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Water Submeters Cut Use, Save Money

One big thing: Water submetering. That’s when residents pay for what they actually use.

Say what? Digital technology makes water submetering practicable, even in apartment buildings. Here’s how it works: in each apartment, small digital meters are installed on every water pipe, or on individual fixtures, such as a toilet, showerhead, or sink. These meters communicate wirelessly to a gateway located in the building, and this data is then transmitted to the cloud. From there, the data goes to a third party, who will generate bills and “leak and event” reports. The meters track gallons-per-minute, number of flushes, and amount of time water has been running continuously.

What you need to know. How many digital meters each apartment requires depends on your building’s water pipe configuration. It can range from one to seven per apartment.

The big question. Why would you consider this? A couple of reasons:

  •  First, to encourage residents to conserve water. If people see how much they’re using and they pay for it, there is an incentive to use less.
  • And, second, to eliminate an expense item on your corporation’s financial statement. Instead of the residential water bill being a corporate expense, it is billed directly to each apartment.


So what’s the cost? Roughly speaking, says Don Millstein, president of H20 Degree Global & Water Energy Solutions, the meters cost $200 to $225 each, including the wireless infrastructure. In general, toilets use 40 percent of an apartment’s water, the shower/tub uses 40 percent, and kitchen hot water uses 5 to 10 percent. By metering just the kitchen hot water, toilet, and shower, you are monitoring up to 90 percent of an apartment’s water use with just three meters.

And what’s the payback? That depends on the co-op’s annual water bill and how many water meters the corporation buys. CPA Carl Cesarano, a principal at Cesarano & Kahn, works with a 60-unit building in the Bronx that pays about $59,000 annually for water usage. If this building were to install one meter per apartment the cost would be $12,750; four meters per apartment would cost $51,000. If building staff provided the labor, these devices would pay for themselves in less than two years, depending on which scenario was chosen. Meanwhile, shareholders would be paying for their own water (and hopefully using less overall), and the co-op corporation would no longer be footing the residential water bill. Pressure to raise monthly charges would ease.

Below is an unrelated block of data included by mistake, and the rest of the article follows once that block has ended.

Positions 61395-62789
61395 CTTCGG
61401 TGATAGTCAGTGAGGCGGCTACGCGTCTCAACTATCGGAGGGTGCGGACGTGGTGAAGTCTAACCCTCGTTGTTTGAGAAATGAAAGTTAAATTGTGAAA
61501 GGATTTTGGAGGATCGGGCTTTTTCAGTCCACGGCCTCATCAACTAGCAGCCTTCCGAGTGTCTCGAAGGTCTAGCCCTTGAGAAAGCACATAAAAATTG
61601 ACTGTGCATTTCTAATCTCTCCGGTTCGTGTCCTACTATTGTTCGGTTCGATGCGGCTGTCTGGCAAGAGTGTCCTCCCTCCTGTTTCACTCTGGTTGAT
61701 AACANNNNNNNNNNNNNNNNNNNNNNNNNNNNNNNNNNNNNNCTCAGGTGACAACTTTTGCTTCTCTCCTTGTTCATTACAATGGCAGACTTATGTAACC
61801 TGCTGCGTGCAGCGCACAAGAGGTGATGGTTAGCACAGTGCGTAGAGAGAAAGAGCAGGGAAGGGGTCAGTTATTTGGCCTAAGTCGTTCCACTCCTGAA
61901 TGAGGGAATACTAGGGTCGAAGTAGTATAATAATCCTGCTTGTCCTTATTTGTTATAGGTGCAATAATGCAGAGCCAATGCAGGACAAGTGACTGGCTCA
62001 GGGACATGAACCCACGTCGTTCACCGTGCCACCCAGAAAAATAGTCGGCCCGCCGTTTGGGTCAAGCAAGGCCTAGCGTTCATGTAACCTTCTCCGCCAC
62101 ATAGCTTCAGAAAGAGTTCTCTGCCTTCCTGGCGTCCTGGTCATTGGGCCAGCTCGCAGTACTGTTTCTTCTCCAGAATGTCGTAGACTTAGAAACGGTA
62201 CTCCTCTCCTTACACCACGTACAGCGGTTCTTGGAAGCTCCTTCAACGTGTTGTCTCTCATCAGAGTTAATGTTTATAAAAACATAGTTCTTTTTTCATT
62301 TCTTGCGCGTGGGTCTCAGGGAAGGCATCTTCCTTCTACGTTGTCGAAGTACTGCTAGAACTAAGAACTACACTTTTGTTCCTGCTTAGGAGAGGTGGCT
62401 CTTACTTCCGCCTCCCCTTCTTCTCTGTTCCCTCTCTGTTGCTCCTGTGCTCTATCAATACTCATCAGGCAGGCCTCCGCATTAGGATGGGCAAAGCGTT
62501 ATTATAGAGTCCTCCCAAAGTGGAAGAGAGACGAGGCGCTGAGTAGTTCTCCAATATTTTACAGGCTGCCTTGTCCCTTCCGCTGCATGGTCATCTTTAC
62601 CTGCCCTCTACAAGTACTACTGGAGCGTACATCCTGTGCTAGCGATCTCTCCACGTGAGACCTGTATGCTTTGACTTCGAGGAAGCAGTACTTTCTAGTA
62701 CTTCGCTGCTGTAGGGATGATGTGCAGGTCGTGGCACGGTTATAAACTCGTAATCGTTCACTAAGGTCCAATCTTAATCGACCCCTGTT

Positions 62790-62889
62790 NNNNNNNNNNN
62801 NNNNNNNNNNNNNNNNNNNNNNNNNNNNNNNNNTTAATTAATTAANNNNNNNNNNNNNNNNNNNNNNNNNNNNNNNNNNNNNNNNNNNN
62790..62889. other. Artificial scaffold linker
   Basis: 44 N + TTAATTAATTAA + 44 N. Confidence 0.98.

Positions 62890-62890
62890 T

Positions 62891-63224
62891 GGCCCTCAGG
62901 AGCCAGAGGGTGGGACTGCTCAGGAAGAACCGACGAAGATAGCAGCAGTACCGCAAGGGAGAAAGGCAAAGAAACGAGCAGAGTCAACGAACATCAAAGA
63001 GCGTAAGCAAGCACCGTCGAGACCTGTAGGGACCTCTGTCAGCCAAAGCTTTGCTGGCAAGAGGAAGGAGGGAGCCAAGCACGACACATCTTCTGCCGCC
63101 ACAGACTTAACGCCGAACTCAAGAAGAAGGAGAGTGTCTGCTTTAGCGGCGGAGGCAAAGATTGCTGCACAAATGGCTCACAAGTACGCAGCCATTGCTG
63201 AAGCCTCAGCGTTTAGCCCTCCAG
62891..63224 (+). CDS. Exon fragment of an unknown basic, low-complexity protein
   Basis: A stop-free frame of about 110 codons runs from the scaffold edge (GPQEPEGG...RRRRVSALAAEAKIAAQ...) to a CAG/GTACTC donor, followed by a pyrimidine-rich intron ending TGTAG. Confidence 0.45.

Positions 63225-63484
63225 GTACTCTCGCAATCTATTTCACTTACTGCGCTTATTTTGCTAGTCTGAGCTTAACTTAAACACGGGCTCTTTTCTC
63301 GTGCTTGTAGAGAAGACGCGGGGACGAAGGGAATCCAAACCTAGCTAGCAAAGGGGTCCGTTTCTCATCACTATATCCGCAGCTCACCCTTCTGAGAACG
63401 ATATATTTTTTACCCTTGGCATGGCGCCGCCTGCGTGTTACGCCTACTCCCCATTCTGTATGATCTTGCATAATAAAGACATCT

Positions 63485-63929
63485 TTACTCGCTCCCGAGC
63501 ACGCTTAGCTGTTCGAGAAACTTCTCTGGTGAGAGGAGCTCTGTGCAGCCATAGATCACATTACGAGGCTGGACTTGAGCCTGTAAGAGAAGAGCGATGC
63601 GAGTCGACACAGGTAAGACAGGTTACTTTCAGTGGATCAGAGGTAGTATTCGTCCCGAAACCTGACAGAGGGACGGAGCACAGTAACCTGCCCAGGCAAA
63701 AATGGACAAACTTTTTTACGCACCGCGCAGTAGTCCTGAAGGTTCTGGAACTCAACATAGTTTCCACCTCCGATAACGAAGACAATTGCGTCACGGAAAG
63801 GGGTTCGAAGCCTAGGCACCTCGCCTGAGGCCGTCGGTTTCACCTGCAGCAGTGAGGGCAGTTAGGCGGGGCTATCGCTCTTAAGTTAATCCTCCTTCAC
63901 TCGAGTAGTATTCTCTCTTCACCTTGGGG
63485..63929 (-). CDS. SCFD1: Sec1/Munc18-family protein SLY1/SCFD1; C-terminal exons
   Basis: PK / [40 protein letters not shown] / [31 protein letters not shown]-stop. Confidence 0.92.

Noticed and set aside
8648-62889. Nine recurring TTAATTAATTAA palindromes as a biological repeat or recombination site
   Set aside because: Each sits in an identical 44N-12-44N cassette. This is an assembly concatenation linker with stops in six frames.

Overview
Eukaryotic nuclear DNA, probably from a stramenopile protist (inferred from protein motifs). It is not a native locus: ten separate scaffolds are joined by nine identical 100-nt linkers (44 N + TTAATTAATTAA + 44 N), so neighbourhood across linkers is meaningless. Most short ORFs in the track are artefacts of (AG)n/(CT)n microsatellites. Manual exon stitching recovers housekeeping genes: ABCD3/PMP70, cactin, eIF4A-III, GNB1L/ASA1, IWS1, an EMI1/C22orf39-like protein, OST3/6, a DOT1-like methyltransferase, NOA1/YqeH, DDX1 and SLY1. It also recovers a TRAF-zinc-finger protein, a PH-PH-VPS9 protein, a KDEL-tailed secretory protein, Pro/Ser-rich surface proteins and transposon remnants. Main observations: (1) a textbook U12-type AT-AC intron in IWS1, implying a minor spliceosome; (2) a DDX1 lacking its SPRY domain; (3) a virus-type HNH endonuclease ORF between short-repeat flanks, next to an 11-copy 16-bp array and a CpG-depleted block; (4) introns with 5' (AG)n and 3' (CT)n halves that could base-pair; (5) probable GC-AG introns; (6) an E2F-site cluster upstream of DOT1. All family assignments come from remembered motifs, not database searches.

Be smart. Sharon Gardens, a 178-unit condo complex in Woodbridge, New Jersey, recently installed water metering. “Our water bills were going up, as were our sewer bills,” says Gloria Landi, the current property manager and a former board member of Sharon Gardens. “Owners should be paying for their own usage in order for [common charges] to not get higher,” she says, “and also for owners and residents to not waste water and to be aware of leaks. If they owned their own [single-family] home, they would be paying water and sewer.”

Extras. There are side benefits.

  • Water submetering detects leaks and generates a report for building staff to follow up on. “In one bathroom, the monitor may register a normal day as 10 flushes at two gallons apiece,” says Millstein. “If the monitor registers 100  events at 0.3 gallons each, there’s a flapper valve in the toilet tank leaking water. That generates an event report that building management or maintenance staff can address.”
  • It can also spot waste, such as a faucet inadvertently left running. The monitor could generate a report “if it sees water running for, say, two hours straight,” Millstein says.
  • It helps identify dangerously crowded living conditions, he adds. “One bathroom may normally have 10 flushes a day. If the monitor registers 25 or 30, maybe it’s a party, maybe someone ate a bad burrito. If that continues for a week or two straight, that brings up potential over-occupancy.”

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